When Virtus.pro are pitted against a lower-ranked team, you can get very good odds on that team, ranging from 2.10 to 3.30. Virtus.pro do lose consistently, so this is a great way to increase your earnings while this phase of ‘trust in the legends’ lasts. Virtus.pro have fallen from a sixty five percent win rate in LAN matches to just thirty percent. Virtus.pro’s last big comeback was in EPICENTER of last year, where they lost against SK Gaming in an intense final battle – accent on the ‘final’, since they’ve hardly been able to win any battle since. In their last match, they fought against GODSENT and lost the match with a difference of thirteen rounds. They even lost against Windigo, with a difference of twelve rounds. This is really the best time to earn off Virtus.pro, especially when they go up against low-tier teams.


How did the members of Virtus.pro first come together?

Let’s take a look at their core lineup, which includes TaZ, NEO, pashaBiceps, Snax and byali. When this team was put together, these players were already names to be reckoned with in the CS:GO universe. In fact, Virtus.pro’s CS:GO roster was originally formed by hiring most of the players from Golden Five. Kane, Zeus and Edward were all once part of Virtus.pro. Virtus.pro were actually disbanded in 2013, before they started afresh in 2014. Their roster has held steady without a single change from that point on, though they did hire a coach for the team in 2015. The coach has been a permanent member of the team from that point on as well.


Virtus.pro hold three records in CS:GO

Virtus.pro made history when they originally broke the 87-0 winning streak of Ninjas in Pyjamas. However, it wasn’t TaZ and co. that won that monumental victory, but rather the lineup you see in the picture below. This victory took place at least a year before members of the current lineup were put in place.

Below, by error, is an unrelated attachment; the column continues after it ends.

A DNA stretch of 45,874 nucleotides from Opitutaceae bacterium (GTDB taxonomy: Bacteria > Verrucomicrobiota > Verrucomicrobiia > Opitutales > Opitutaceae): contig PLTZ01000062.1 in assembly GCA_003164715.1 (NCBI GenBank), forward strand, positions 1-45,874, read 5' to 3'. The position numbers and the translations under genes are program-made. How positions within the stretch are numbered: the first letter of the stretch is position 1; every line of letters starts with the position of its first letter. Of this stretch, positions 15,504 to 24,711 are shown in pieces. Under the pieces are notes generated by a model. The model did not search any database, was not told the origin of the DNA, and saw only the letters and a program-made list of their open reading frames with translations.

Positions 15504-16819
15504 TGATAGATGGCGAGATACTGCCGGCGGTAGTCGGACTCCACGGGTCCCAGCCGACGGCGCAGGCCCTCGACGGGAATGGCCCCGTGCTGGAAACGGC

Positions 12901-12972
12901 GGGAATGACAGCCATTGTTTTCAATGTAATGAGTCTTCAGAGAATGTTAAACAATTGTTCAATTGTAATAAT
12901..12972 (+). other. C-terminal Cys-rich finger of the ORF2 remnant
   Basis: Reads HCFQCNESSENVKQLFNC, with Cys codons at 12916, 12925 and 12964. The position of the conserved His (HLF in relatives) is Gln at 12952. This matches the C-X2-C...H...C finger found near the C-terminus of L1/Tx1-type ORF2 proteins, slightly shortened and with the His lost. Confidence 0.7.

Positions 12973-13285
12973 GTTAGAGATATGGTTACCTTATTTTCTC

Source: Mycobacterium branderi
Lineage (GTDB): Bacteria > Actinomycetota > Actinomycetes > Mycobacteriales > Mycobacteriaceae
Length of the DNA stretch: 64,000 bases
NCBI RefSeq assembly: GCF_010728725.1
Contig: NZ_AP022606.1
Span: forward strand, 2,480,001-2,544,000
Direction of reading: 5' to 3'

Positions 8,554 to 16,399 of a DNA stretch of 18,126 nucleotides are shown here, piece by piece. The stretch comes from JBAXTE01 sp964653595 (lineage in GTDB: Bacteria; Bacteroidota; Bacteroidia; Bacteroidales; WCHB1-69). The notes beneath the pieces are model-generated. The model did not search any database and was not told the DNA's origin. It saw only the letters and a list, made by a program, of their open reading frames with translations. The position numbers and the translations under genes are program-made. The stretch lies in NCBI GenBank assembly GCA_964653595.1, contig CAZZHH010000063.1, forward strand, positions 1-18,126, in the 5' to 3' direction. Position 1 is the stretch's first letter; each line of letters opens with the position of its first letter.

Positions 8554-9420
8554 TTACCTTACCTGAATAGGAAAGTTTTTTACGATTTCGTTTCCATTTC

The original lineup of Virtus.pro

The lineup that defeated Ninjas in Pyjamas twice in a row and broke their 87-0 record in LAN matches in 2013. Image Credit: ESL

Virtus.pro still hold the record for winning the most prize money from the leagues, although SK Gaming are near to breaking their record. However, that gap was originally so huge that even after a slew of wins, SK Gaming still rank second as the team with the most earnings from the leagues. Virtus.pro’s record is even more impressive when you realize that prize pools used to be a lot smaller in the days when Virtus.pro won most of that money. They have certainly won two to three times the events SK Gaming has to reach their record of $2,757,619 USD.

The third record that Virtus.pro hold is rather obvious

They are the longest running unchanged roster in CS:GO pro history. Their roster has remained in place for an astounding four years and five months. Even as of now, TaZ is merely benched, and will return to the active lineup after IEM Season XII. Virtus.pro have won seventeen titles in four years, which comes to an average of four to five titles every year. Their past stats are so high that even today, and after a slew of positively dismal performances, they still look like a tier-one pro team… on paper, that is.